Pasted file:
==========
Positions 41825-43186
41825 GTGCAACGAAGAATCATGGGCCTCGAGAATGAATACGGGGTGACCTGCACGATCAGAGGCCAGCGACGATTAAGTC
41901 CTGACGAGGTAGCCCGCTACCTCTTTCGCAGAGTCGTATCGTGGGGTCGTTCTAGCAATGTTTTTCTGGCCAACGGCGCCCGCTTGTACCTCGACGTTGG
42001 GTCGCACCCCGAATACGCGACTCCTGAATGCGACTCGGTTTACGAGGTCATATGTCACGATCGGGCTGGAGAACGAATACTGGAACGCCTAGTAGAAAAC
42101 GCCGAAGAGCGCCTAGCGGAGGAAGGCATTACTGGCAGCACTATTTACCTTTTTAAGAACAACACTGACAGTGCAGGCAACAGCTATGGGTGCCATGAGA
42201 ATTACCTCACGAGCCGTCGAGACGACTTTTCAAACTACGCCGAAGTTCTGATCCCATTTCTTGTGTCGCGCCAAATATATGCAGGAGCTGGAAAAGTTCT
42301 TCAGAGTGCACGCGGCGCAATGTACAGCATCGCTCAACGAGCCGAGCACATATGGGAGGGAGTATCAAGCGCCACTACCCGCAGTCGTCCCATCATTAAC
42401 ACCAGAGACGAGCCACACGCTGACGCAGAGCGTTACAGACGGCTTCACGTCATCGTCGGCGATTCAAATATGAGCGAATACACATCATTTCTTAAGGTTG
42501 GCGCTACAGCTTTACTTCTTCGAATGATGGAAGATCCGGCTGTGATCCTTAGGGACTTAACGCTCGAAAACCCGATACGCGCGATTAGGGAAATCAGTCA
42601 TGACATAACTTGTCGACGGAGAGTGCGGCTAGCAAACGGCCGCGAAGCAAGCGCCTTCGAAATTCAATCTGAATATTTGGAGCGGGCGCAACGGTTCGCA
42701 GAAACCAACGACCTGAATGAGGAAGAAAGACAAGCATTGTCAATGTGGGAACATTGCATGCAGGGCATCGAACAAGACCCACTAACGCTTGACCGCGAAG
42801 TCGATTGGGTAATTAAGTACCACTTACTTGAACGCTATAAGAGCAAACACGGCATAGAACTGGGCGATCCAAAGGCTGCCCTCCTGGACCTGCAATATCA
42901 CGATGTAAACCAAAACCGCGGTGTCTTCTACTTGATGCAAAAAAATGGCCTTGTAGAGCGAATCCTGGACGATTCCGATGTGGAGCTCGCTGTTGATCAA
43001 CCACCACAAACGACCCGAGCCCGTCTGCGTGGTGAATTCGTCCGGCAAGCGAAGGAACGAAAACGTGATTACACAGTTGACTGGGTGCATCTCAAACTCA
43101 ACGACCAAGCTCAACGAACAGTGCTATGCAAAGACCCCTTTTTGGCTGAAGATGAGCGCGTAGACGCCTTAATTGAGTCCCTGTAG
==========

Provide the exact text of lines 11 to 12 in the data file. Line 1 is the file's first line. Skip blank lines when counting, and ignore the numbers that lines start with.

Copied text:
42701 GAAACCAACGACCTGAATGAGGAAGAAAGACAAGCATTGTCAATGTGGGAACATTGCATGCAGGGCATCGAACAAGACCCACTAACGCTTGACCGCGAAG
42801 TCGATTGGGTAATTAAGTACCACTTACTTGAACGCTATAAGAGCAAACACGGCATAGAACTGGGCGATCCAAAGGCTGCCCTCCTGGACCTGCAATATCA